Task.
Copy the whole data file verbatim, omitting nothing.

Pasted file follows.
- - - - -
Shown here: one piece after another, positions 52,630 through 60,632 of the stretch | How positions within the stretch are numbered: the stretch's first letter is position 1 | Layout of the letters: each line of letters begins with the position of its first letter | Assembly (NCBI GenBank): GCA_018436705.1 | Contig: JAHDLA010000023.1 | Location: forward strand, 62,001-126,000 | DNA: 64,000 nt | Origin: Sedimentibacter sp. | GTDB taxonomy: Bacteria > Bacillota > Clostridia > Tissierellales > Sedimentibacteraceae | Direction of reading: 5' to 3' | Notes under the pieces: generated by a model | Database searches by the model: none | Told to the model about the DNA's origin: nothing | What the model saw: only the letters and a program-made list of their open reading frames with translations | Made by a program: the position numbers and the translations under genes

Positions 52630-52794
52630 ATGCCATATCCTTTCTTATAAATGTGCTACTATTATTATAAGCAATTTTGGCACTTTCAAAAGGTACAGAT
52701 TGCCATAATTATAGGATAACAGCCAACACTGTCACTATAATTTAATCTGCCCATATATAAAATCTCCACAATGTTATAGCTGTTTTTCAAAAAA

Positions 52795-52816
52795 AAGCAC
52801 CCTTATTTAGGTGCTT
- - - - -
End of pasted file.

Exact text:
Shown here: one piece after another, positions 52,630 through 60,632 of the stretch | How positions within the stretch are numbered: the stretch's first letter is position 1 | Layout of the letters: each line of letters begins with the position of its first letter | Assembly (NCBI GenBank): GCA_018436705.1 | Contig: JAHDLA010000023.1 | Location: forward strand, 62,001-126,000 | DNA: 64,000 nt | Origin: Sedimentibacter sp. | GTDB taxonomy: Bacteria > Bacillota > Clostridia > Tissierellales > Sedimentibacteraceae | Direction of reading: 5' to 3' | Notes under the pieces: generated by a model | Database searches by the model: none | Told to the model about the DNA's origin: nothing | What the model saw: only the letters and a program-made list of their open reading frames with translations | Made by a program: the position numbers and the translations under genes

Positions 52630-52794
52630 ATGCCATATCCTTTCTTATAAATGTGCTACTATTATTATAAGCAATTTTGGCACTTTCAAAAGGTACAGAT
52701 TGCCATAATTATAGGATAACAGCCAACACTGTCACTATAATTTAATCTGCCCATATATAAAATCTCCACAATGTTATAGCTGTTTTTCAAAAAA

Positions 52795-52816
52795 AAGCAC
52801 CCTTATTTAGGTGCTT